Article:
While neuroscientists no longer neatly divide brain functions into "right brain" and "left brain," it can still be helpful to categorize them that way to understand how reason differs from intuition. The "left brain" is associated with step-by-step conscious processes like thinking your way to a conclusion. The "right brain" is linked with holistic, intuitive processes and sudden connections that express themselves just as easily through feelings or images as they do through words.

 

When your intuition kicks in, it's as if your brain went from the beginning to the end of a thought process in a single step. Beneath the threshold of your awareness, your brain added up all that you've learned from all of your past experiences and gave you an answer based on the sum total of that knowledge.

 

Intuition is only "fuzzy" to us because we can't see it in action. Intuitive decisions pull from more data than conscious thinking does. That might be why intuitive decisions are accurate so much of the time. It's also why it's important to learn how to make intuition part of the process when you're making a choice that has the power to change your life—like choosing a therapist.

 

How to Recognize Intuition

 

It takes practice to learn how to distinguish intuition from anxiety or bias. One way to tell the difference is that intuition comes through "clear." Intuition won't spike your anxiety, even if it's not giving you the answer you wanted. It's steady and consistent, unlike anxiety, which makes your mind waver and jump between feared outcomes. While anxiety keeps you doubting and worrying, intuition makes you feel centered and calm. It helps you focus on the choice you know is the right one. Intuition also tends to be "quieter" than anxiety.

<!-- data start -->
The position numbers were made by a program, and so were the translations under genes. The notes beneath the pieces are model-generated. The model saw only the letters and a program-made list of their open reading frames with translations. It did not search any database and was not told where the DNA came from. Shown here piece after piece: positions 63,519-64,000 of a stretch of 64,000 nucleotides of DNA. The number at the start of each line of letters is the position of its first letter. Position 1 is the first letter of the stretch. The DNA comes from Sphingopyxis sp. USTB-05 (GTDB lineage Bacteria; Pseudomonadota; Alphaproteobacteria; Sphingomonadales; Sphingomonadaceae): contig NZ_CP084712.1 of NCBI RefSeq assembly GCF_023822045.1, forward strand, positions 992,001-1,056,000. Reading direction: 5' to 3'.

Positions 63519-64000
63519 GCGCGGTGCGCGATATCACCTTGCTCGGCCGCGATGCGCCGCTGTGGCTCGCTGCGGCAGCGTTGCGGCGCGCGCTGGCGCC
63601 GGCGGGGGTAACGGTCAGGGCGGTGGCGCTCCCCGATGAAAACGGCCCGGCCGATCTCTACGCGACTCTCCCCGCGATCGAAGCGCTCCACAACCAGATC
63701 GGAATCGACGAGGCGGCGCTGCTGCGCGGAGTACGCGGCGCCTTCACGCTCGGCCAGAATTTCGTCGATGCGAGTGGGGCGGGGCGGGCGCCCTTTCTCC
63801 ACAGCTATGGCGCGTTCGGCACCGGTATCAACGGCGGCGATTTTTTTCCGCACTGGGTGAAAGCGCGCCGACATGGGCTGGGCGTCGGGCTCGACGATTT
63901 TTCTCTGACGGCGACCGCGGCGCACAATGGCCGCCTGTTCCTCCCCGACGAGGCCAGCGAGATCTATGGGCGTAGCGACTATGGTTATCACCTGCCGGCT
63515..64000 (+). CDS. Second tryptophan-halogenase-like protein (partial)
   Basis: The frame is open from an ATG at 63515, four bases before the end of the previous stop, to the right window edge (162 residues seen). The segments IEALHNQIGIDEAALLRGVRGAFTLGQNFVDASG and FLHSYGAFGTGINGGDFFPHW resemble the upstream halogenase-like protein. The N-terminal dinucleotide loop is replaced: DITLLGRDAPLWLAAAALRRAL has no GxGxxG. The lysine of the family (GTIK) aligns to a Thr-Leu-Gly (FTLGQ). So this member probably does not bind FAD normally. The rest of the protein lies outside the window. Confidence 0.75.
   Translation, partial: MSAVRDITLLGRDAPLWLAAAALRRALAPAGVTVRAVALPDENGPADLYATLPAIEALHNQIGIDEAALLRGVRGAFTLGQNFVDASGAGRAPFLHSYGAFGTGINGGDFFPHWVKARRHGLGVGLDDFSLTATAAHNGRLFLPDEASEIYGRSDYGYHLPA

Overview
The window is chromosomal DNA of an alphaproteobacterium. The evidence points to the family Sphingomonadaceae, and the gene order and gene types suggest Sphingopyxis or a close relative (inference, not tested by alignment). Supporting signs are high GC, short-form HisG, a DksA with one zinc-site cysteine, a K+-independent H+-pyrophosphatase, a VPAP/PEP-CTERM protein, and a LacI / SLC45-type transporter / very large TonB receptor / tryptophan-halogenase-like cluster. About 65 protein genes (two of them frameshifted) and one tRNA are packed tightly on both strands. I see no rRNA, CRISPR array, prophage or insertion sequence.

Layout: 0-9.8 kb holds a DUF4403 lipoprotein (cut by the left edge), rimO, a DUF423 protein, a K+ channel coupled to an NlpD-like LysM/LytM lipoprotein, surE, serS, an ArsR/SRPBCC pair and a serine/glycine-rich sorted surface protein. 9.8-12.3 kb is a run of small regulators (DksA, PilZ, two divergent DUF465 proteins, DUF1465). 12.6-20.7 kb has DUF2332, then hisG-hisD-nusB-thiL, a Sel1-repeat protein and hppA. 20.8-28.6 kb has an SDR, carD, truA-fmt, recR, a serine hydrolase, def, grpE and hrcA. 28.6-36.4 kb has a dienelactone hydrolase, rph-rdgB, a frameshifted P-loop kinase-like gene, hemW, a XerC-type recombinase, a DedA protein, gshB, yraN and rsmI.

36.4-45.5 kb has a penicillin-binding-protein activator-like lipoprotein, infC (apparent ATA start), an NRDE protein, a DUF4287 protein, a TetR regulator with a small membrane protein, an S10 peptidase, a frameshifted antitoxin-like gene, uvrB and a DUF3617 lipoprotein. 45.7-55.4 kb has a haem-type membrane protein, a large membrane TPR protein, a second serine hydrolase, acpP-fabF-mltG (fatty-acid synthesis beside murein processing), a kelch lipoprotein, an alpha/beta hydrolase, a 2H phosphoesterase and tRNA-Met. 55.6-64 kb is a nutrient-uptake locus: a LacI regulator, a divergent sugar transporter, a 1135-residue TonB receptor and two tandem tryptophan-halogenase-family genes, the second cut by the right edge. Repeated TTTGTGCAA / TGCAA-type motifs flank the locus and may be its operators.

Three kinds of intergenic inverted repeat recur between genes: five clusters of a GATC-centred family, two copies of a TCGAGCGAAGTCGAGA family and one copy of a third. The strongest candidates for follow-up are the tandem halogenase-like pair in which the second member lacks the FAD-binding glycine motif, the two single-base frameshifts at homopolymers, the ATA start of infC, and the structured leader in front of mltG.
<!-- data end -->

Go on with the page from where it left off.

It's worth practicing until you learn how to recognize your intuition. You might be surprised by how much more effective your decisions become once you've got the hang of it.

 

Conclusion

 

There's no reason you have to pick between intuition and logic when you make a decision. You can, and should, use both. While you can make some decisions using reason alone, most require intuition, too. This is especially true for decisions that affect your life in a holistic or emotional way—like choosing a therapist.

 

If you want to benefit from the wisdom you've gained from your life experiences, you need to use your intuition. By sitting with how your different options make you feel, you can draw from past positive relationship experiences to pick the therapist you're most likely to hit it off with. This can keep you from spending months trying to work with a therapist who isn't a good match.

 

It takes a lot of care and effort to curate a list of therapists, visit several of them, and wait until your intuition clearly points to one specific person—but it's worth it. No other factor is going to influence the outcome of therapy more than the quality of the relationship you have with your therapist. At OpenCounseling, we believe that having the right information can help you get more out of therapy, and this includes the information you can only access with your intuition. Let it help you find a therapist and you'll already be well on your way to making therapy work for you.




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Stephanie Hairston, MSW
Posted on 11/08/2020 by Stephanie Hairston, MSW

Stephanie Hairston is a freelance mental health writer who spent several years in the field of adult mental health before transitioning to professional writing and editing. As a masters-level clinical social worker, she provided group and individual therapy, crisis intervention services, and psychological assessments. She has also worked as a technical writer for a medical software company and as an editor for a company that appeals denials of insurance coverage for behavioral health treatment. As a writer, she is motivated by the same desire to help others that brought her into the field of social work and believes that knowledge is one of the most essential recovery tools. She strongly believes in the mission of OpenCounseling and in making therapy accessible for everyone.